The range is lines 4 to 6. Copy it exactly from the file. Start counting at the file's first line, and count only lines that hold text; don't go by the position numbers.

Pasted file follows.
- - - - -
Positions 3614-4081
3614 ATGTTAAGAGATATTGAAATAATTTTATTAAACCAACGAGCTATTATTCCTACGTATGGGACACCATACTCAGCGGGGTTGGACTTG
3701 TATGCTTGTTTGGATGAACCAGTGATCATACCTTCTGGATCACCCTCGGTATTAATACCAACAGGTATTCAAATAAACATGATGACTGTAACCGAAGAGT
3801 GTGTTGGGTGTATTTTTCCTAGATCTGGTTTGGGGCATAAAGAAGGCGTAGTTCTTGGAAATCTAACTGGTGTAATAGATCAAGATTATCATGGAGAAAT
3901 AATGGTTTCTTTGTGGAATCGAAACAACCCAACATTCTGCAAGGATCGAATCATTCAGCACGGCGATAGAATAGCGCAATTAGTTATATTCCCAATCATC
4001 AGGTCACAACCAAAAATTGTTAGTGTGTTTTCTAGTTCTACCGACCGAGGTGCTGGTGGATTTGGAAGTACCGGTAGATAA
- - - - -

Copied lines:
3801 GTGTTGGGTGTATTTTTCCTAGATCTGGTTTGGGGCATAAAGAAGGCGTAGTTCTTGGAAATCTAACTGGTGTAATAGATCAAGATTATCATGGAGAAAT
3901 AATGGTTTCTTTGTGGAATCGAAACAACCCAACATTCTGCAAGGATCGAATCATTCAGCACGGCGATAGAATAGCGCAATTAGTTATATTCCCAATCATC
4001 AGGTCACAACCAAAAATTGTTAGTGTGTTTTCTAGTTCTACCGACCGAGGTGCTGGTGGATTTGGAAGTACCGGTAGATAA